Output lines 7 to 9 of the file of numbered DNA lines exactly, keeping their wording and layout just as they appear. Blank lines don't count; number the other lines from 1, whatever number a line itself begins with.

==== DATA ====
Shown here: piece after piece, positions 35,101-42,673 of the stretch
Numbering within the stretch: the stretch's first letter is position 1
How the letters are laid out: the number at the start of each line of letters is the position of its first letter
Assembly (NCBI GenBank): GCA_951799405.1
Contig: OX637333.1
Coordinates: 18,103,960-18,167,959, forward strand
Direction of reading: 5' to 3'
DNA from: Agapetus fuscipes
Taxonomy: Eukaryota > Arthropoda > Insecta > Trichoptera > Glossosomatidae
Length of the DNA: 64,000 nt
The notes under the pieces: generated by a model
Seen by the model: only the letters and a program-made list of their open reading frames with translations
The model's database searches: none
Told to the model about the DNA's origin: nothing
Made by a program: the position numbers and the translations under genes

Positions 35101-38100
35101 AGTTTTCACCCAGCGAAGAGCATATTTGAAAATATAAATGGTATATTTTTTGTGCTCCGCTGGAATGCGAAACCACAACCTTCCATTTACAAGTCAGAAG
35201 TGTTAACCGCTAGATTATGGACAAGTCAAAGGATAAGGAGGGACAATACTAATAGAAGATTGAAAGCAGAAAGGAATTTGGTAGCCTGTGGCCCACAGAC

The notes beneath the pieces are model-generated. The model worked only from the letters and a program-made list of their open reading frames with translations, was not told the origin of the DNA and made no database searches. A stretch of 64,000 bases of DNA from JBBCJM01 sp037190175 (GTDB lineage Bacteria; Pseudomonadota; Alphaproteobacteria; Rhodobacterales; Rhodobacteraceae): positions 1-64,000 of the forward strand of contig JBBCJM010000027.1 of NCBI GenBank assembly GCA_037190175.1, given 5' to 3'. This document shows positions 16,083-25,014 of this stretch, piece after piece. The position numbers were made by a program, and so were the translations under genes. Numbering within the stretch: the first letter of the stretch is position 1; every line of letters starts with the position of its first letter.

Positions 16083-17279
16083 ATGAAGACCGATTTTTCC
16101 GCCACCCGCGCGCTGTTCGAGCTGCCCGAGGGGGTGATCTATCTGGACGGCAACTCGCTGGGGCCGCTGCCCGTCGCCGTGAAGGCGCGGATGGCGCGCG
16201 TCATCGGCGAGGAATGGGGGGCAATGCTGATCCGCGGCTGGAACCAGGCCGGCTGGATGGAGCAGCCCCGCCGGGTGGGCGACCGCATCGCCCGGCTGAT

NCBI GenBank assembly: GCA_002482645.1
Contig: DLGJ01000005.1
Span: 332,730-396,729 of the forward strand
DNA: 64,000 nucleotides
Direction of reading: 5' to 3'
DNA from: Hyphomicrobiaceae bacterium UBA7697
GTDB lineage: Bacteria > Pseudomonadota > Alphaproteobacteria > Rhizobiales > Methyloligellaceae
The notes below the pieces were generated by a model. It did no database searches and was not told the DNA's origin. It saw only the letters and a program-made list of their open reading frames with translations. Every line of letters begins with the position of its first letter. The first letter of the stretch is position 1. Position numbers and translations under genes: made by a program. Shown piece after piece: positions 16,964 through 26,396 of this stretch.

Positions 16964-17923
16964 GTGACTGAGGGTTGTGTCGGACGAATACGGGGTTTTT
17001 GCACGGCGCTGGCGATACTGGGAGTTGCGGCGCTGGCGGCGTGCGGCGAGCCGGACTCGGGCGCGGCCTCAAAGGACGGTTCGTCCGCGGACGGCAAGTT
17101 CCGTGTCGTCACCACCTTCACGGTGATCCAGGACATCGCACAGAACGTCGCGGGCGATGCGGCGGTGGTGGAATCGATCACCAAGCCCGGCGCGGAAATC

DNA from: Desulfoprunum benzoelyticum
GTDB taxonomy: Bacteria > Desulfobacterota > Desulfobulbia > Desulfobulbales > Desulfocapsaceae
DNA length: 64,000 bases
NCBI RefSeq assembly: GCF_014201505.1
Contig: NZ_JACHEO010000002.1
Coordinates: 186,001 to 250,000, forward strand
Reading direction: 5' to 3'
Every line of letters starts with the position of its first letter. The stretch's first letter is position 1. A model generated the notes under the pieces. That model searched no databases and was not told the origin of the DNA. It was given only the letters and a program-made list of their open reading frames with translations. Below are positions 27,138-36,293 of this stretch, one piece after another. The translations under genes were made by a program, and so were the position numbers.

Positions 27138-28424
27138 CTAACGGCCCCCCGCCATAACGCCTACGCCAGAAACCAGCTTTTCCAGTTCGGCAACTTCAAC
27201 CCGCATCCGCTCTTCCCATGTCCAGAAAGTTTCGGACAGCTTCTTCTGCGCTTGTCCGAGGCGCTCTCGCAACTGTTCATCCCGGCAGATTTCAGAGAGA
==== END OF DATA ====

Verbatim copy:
Direction of reading: 5' to 3'
DNA from: Agapetus fuscipes
Taxonomy: Eukaryota > Arthropoda > Insecta > Trichoptera > Glossosomatidae